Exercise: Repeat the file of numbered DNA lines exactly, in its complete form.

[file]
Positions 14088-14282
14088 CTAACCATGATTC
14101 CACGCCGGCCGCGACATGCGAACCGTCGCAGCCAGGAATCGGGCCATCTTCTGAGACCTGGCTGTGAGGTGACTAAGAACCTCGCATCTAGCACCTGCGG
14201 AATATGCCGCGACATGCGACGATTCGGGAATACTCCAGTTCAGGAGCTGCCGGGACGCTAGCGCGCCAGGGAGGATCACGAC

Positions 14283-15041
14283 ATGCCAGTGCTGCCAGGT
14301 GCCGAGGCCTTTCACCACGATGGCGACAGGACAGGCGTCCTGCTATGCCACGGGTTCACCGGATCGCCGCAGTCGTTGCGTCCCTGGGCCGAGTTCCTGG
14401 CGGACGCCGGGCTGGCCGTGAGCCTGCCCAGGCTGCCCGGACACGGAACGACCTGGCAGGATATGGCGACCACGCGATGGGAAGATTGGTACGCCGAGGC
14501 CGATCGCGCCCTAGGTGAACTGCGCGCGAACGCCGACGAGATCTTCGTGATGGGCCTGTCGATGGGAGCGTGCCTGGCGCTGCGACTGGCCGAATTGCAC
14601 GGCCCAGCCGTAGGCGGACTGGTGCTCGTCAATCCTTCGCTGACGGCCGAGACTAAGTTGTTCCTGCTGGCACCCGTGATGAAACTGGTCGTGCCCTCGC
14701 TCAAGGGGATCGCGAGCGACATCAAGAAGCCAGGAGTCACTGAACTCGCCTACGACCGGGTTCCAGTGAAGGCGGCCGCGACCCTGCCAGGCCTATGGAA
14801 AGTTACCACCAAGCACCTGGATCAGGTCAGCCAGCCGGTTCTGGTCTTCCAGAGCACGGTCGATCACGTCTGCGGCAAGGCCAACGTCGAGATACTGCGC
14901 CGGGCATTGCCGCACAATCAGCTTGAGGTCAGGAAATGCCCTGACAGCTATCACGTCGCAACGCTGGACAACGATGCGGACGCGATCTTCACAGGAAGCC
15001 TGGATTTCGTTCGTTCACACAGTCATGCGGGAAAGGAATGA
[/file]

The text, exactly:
Positions 14088-14282
14088 CTAACCATGATTC
14101 CACGCCGGCCGCGACATGCGAACCGTCGCAGCCAGGAATCGGGCCATCTTCTGAGACCTGGCTGTGAGGTGACTAAGAACCTCGCATCTAGCACCTGCGG
14201 AATATGCCGCGACATGCGACGATTCGGGAATACTCCAGTTCAGGAGCTGCCGGGACGCTAGCGCGCCAGGGAGGATCACGAC

Positions 14283-15041
14283 ATGCCAGTGCTGCCAGGT
14301 GCCGAGGCCTTTCACCACGATGGCGACAGGACAGGCGTCCTGCTATGCCACGGGTTCACCGGATCGCCGCAGTCGTTGCGTCCCTGGGCCGAGTTCCTGG
14401 CGGACGCCGGGCTGGCCGTGAGCCTGCCCAGGCTGCCCGGACACGGAACGACCTGGCAGGATATGGCGACCACGCGATGGGAAGATTGGTACGCCGAGGC
14501 CGATCGCGCCCTAGGTGAACTGCGCGCGAACGCCGACGAGATCTTCGTGATGGGCCTGTCGATGGGAGCGTGCCTGGCGCTGCGACTGGCCGAATTGCAC
14601 GGCCCAGCCGTAGGCGGACTGGTGCTCGTCAATCCTTCGCTGACGGCCGAGACTAAGTTGTTCCTGCTGGCACCCGTGATGAAACTGGTCGTGCCCTCGC
14701 TCAAGGGGATCGCGAGCGACATCAAGAAGCCAGGAGTCACTGAACTCGCCTACGACCGGGTTCCAGTGAAGGCGGCCGCGACCCTGCCAGGCCTATGGAA
14801 AGTTACCACCAAGCACCTGGATCAGGTCAGCCAGCCGGTTCTGGTCTTCCAGAGCACGGTCGATCACGTCTGCGGCAAGGCCAACGTCGAGATACTGCGC
14901 CGGGCATTGCCGCACAATCAGCTTGAGGTCAGGAAATGCCCTGACAGCTATCACGTCGCAACGCTGGACAACGATGCGGACGCGATCTTCACAGGAAGCC
15001 TGGATTTCGTTCGTTCACACAGTCATGCGGGAAAGGAATGA